After five years in development, researchers at UBC Okanagan have engineered a new and improved mechanical heart valve.
“The purpose of research at the HVPL is the design and the development of the next generation of prosthetic heart valves,” said Hadi Mohamaddi, an associate professor with UBCO’s school of engineering.
“We actually named it the ‘Apex’ valve because we believe that it’s going to go all the way to the top,” Mohamaddi explained.
The benefit of UBCO’s new ‘Apex’ valve design, say researchers, is that it combines the performance of bio-prosthetic heart valves made with tissue with the traditional longevity of mechanical heart valves.
“The best of both worlds,” said Mohammadi.
Researchers also say it eliminates the need for blood-thinning drugs and another, possible open-heart surgery down the road to replace a worn-out valve.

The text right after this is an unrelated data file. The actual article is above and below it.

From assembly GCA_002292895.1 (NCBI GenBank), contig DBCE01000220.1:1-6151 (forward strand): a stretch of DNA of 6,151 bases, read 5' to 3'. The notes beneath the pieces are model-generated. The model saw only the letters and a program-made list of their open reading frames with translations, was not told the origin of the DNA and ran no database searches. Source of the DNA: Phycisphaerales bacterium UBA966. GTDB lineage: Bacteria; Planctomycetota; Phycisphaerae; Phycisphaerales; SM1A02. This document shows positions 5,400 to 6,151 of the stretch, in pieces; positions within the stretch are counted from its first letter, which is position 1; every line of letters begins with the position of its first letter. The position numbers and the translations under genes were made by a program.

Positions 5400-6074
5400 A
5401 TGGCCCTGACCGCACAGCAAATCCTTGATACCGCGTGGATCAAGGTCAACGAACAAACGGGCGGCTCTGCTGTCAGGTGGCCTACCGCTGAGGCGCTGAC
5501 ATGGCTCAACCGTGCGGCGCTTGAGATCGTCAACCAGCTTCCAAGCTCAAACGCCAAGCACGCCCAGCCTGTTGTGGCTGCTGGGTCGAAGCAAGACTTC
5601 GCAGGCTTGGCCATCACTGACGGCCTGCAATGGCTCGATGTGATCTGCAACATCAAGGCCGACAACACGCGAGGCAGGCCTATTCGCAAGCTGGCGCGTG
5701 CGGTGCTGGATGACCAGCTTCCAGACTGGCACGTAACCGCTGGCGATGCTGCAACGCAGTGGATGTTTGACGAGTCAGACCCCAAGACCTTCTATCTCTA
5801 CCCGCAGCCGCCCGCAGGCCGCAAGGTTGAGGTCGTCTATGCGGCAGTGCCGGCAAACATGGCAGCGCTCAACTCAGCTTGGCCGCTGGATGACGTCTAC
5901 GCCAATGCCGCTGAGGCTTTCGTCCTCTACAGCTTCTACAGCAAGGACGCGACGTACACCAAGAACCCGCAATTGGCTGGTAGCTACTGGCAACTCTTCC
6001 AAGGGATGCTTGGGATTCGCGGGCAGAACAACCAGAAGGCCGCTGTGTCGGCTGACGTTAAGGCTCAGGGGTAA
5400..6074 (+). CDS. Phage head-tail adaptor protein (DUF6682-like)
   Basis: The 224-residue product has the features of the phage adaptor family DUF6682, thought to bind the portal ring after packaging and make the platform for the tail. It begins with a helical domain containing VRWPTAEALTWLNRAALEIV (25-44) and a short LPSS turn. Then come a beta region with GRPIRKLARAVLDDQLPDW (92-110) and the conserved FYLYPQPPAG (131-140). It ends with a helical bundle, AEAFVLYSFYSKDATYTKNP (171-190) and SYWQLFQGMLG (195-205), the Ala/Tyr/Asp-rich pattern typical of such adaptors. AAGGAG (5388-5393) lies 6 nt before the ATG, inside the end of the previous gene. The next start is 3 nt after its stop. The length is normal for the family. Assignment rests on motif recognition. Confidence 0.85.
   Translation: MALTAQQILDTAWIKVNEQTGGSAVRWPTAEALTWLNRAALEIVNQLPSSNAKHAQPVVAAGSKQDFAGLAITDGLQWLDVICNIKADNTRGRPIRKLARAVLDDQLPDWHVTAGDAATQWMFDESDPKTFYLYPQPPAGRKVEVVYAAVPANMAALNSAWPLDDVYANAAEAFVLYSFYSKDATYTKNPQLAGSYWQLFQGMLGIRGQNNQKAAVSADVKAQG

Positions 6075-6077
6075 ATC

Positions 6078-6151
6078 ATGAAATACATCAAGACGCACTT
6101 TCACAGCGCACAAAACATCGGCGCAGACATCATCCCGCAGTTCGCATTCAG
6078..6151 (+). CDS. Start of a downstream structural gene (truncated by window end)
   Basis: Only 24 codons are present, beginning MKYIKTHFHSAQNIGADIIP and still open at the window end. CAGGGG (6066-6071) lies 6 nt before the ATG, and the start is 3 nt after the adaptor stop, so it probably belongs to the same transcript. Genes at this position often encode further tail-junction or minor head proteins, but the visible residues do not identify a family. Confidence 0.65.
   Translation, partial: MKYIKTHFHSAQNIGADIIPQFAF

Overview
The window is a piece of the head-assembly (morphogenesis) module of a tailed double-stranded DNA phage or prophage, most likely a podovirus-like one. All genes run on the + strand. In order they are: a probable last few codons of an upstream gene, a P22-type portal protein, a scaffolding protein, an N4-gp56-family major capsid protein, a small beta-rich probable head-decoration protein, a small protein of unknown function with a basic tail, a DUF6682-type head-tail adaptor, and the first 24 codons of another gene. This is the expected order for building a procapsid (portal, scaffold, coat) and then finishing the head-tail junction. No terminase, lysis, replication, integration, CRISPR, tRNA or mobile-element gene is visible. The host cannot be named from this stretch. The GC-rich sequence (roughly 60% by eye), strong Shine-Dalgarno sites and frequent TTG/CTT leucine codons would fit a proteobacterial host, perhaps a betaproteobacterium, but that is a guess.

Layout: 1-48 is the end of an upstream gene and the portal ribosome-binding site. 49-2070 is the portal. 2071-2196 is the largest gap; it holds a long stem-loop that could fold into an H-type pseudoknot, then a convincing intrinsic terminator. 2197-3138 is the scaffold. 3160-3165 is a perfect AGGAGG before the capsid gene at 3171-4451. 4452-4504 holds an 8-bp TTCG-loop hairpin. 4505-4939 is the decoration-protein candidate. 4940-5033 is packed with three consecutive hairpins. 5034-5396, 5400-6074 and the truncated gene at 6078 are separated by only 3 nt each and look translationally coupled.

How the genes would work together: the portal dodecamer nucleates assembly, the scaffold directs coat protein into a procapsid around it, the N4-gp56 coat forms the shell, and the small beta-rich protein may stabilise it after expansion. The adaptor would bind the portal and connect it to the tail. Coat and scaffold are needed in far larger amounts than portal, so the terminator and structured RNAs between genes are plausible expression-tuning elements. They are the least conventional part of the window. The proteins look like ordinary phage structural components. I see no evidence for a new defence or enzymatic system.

“We believe that this design could be a game-changer,” Mohamaddi said.
With 300,000 heart-valve replacement surgeries done worldwide every year, the ‘Apex’ is big news when it comes to advancing cardiothoracic surgery.
“Over last 50 years, mechanical heart valve design has been pretty stagnant,” said UBCO Ph.D. candidate Dylan Good, who is part of the HVPL.
“This mechanical heart valve is able to take that design to the future and revolutionize it, with the same performance as a native valve,” Good explained.
Researchers say the next step for the ‘Apex’ is to be implanted in an animal.
“Hopefully after that, we can do a human trial and maybe we can actually commercialize it,” Mohamaddi said.
It’s a process that Mohammadi hopes will happen sooner than later, in order to get the valve into the hands and hearts of those who need it.